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Disgust propensity has a causal link to the stigmatization of people with cancer


Disgust-driven stigma may be motivated by an assumption that a stigmatized target presents a disease threat, even in the absence of objective proof. Accordingly, even non-contagious diseases, such as cancer, can become stigmatized by eliciting disgust. This study had two parts: a survey (n = 272), assessing the association between disgust traits and cancer stigma; and an experiment, in which participants were exposed to a cancer surgery (n = 73) or neutral video (n = 68), in order to test a causal mechanism for the abovementioned association. Having a higher proneness to disgust was associated with an increased tendency to stigmatize people with cancer. Further, a significant causal pathway was observed between disgust propensity and awkwardness- and avoidance-based cancer stigma via elevated disgust following cancer surgery exposure. In contrast, those exposed to cancer surgery not experiencing elevated disgust reported less stigma than controls. Exposure-based interventions, which do not elicit disgust, may be profitable in reducing cancer stigma.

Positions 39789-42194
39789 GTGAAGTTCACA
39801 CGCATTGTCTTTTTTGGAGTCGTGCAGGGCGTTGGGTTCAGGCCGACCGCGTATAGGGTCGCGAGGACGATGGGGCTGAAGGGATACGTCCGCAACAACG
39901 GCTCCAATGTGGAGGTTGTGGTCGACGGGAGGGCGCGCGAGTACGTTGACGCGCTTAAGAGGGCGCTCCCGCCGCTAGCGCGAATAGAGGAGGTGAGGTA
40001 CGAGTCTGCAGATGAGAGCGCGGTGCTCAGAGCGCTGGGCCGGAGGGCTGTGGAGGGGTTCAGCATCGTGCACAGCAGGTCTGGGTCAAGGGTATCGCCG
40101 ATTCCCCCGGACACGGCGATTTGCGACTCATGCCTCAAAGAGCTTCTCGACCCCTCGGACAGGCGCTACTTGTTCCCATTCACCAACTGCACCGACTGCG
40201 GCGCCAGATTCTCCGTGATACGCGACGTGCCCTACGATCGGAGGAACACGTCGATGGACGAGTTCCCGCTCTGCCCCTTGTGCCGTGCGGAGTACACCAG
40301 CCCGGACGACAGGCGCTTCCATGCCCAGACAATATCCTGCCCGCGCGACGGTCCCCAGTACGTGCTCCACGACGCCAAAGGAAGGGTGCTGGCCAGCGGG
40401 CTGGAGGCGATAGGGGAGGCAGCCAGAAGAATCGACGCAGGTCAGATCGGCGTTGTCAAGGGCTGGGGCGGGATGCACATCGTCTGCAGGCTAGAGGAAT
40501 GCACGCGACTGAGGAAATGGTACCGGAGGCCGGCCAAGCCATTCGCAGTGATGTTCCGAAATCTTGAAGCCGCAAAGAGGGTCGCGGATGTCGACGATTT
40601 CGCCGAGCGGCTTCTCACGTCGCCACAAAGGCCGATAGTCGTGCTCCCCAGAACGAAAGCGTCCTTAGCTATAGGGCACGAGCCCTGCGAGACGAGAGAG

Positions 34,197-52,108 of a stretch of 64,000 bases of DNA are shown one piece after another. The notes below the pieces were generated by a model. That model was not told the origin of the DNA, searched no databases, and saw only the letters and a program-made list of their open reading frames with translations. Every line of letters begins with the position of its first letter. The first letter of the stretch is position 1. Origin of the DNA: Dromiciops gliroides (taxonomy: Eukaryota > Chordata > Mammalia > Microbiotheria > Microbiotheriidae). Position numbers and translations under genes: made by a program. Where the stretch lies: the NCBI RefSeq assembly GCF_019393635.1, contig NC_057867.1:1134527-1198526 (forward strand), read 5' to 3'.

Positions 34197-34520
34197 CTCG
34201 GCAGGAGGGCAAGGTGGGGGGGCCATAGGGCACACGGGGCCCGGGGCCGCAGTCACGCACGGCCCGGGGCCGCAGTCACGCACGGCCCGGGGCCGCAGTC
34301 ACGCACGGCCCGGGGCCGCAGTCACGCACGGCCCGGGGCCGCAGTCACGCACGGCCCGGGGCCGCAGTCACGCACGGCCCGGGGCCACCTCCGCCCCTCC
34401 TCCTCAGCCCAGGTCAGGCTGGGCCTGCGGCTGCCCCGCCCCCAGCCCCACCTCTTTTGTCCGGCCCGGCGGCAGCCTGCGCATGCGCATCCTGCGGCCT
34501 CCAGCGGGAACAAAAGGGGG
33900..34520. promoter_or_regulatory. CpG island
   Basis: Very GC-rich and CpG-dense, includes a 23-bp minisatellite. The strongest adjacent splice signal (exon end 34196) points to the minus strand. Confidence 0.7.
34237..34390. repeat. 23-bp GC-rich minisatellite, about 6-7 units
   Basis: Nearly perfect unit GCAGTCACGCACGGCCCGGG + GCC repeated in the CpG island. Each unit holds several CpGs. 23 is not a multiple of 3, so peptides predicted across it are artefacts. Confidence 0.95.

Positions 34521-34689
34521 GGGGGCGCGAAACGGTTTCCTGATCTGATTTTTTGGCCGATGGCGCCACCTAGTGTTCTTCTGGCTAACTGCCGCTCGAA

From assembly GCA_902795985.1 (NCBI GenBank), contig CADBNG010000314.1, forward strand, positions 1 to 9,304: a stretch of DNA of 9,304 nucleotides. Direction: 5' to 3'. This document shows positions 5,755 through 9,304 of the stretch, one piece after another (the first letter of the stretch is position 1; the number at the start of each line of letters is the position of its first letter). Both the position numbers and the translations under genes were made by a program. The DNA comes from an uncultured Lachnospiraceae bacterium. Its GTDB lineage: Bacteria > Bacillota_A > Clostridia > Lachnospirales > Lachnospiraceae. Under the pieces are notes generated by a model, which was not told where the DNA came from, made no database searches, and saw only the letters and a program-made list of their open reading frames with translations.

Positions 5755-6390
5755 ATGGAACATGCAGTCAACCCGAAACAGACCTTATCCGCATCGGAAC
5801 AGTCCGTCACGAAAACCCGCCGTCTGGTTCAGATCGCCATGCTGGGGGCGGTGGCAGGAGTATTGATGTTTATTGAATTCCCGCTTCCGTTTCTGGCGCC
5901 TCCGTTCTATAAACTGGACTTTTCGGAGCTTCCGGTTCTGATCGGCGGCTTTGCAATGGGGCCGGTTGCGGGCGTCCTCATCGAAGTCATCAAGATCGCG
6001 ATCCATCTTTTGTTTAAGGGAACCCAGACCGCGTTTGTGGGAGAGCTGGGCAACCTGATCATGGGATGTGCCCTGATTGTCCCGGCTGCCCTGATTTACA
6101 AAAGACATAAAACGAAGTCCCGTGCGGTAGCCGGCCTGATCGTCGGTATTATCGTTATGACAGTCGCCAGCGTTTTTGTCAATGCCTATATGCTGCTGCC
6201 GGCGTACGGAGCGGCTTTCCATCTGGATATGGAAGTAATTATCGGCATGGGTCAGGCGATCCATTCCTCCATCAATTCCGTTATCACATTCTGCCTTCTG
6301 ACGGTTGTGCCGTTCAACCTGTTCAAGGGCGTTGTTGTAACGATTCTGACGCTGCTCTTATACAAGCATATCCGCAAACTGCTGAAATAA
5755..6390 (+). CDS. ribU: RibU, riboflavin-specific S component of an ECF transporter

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This research was supported by a postgraduate studentship grant to Haffiezhah Azlan from MARA Education Sponsorship Division, Malay for Indigenous People’s Trust Council (MARA), MARA Head Office 21, Jalan Raja Laut 50609 Kuala Lumpur: 330408224812.

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Correspondence to Philip A. Powell.

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Haffiezhah A. Azlan, Paul G. Overton, Jane Simpson, and Philip A. Powell declare that they have no conflict of interest.

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All procedures performed in studies involving human participants were in accordance with the ethical standards of the institutional research committee (Department of Psychology Ethics Committee, University of Sheffield) and with the 1964 Helsinki declaration and its later amendments or comparable ethical standards.

Human and animal rights and Informed consent

All procedures followed were in accordance with ethical standards of the responsible committee on human experimentation (institutional and national) and with the Helsinki Declaration of 1975, as revised in 2000. Informed consent was obtained from all patients for being included in the study.

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Azlan, H.A., Overton, P.G., Simpson, J. et al. Disgust propensity has a causal link to the stigmatization of people with cancer. J Behav Med 43, 377–390 (2020).

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  • Avoidance
  • Cancer
  • Disgust propensity
  • Disease-avoidance
  • Exposure
  • Stigma